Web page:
Ed Straker is the senior writer at Newsmachete.com.

In a closed-door meeting, President Trump repeatedly asked congressmen to raise the gas tax. President Trump is so eager to raise taxes that he even volunteered to take the blame for it:

President Trump tried Wednesday to persuade his fellow Republicans to raise the gas tax.  In a closed-door meeting on infrastructure with members of both parties, Trump pitched the idea of a 25-cent increase in the gas tax, which hasn't been raised since 1993. 

"To my surprise, President Trump, today in our meeting, offered his support for raising the gas and diesel tax by 25 cents a gallon and dedicating that money to improve our roads, highways[,] and bridges," said Sen. Thomas R. Carper (D-Del.), who attended the meeting.  Carper supports the increase and said "Trump came back to the idea of a 25-cent increase several times throughout the meeting."  The president "even offered to help provide the leadership necessary so that we can do something that has proven difficult in the past," Carper said.

In case you think this is "fake news," here is some degree of confirmation from a Republican:

Sen. John Barrasso (R-Wyo.), chairman of a key Senate committee that is working on infrastructure, attended the meeting with Trump and reiterated that a gas-tax increase remains a nonstarter.

As well as a non-committal response from the White House, which refuses to deny that it happened:

A White House official refused to confirm the president's comments in Wednesday's meeting.  But the official noted that Trump has previously said everything is on the table[.]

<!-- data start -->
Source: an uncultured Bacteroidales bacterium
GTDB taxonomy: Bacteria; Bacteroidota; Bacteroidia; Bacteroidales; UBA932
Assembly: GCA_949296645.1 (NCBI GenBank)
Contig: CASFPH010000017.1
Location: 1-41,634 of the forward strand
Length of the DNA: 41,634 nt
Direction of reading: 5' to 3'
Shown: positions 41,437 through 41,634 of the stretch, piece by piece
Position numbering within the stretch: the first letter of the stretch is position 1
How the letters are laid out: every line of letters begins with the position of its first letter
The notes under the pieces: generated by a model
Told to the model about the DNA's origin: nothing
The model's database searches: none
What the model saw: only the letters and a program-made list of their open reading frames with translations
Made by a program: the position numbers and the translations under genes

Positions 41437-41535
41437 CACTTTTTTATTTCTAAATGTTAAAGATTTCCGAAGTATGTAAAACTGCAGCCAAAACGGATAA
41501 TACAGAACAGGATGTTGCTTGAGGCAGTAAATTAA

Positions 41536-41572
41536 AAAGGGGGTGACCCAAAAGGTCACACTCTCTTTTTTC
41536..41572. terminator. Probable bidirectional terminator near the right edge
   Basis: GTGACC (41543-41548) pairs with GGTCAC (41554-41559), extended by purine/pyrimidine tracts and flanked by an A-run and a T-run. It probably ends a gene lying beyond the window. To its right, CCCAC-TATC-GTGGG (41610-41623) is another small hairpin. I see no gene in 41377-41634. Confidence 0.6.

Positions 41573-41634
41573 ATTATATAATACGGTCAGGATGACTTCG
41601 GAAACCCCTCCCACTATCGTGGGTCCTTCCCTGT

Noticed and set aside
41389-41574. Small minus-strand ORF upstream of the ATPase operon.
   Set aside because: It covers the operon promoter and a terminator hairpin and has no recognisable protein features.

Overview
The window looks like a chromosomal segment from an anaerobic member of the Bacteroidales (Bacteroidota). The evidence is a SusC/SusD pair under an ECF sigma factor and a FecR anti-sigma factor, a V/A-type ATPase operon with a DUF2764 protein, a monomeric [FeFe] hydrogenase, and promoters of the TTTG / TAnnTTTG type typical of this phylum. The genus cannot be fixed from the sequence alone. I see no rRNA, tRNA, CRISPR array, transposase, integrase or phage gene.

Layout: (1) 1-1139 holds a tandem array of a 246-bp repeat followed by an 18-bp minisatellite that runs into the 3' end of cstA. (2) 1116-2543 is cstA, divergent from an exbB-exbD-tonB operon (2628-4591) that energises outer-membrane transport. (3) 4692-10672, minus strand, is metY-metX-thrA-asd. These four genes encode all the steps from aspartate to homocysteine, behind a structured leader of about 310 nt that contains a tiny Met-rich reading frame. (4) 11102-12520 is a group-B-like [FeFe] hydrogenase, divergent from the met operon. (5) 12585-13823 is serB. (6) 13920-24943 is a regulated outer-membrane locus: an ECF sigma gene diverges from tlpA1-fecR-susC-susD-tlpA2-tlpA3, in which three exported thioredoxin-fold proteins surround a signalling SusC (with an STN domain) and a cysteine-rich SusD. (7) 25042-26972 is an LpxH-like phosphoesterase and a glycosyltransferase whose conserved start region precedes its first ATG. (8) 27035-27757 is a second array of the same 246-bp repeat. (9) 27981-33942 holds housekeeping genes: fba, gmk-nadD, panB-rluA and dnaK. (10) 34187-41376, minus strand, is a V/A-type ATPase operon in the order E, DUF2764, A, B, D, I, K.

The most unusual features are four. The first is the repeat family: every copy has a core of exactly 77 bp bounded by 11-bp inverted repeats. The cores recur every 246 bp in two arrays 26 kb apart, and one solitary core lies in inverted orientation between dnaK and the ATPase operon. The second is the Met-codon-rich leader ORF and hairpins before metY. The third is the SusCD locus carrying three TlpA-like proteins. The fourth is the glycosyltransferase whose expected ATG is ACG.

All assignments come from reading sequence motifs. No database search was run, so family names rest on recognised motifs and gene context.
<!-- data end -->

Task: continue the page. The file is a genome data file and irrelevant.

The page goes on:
This is not the first time the president has reportedly tried to raise the gas tax:

During a White House meeting with House Transportation Committee Chairman Bill Shuster (R-Pa.) several weeks ago, Trump mused about a gas tax increase to 50 cents per gallon, almost triple the current level, according to a person briefed on the exchange who requested anonymity to discuss White House deliberations.

The federal gas tax is currently 18.4 cents per gallon.  Trump's 25-cent increase would more than double it; his initial proposal to increase it by 50 cents would more than triple it.

States also have their own gas taxes.  California's is 38 cents per gallon, New York is 43 cents per gallon, and Pennsylvania is 58 cents per gallon, just to give a few examples.  With Trump's 25-cent increase to the 18-cent federal tax, people could be paying close to a dollar a gallon in gas taxes when you combine state and federal.

That raises the inevitable question: if gas taxes are already so high, where are they going?  The states alone should have billions of dollars to spend on highways and roads.  When you combine that with the money from the federal gas taxes, there should be plenty for a wide variety of projects.

The answer is what you'd expect: a lot of gas tax revenues are diverted to other schemes, notably subsidizing mass transit, which have nothing to do with roads and highways.

Rather than calling on states to use their existing gas taxes for their intended purpose, Trump's apparent response is to call for gas taxes to be even higher.  But even Trump seems to have the self-awareness to be ashamed to call for a tax hike in public, instead peddling it in closed meetings with fellow members of the "swamp."

Ed Straker is the senior writer at Newsmachete.com.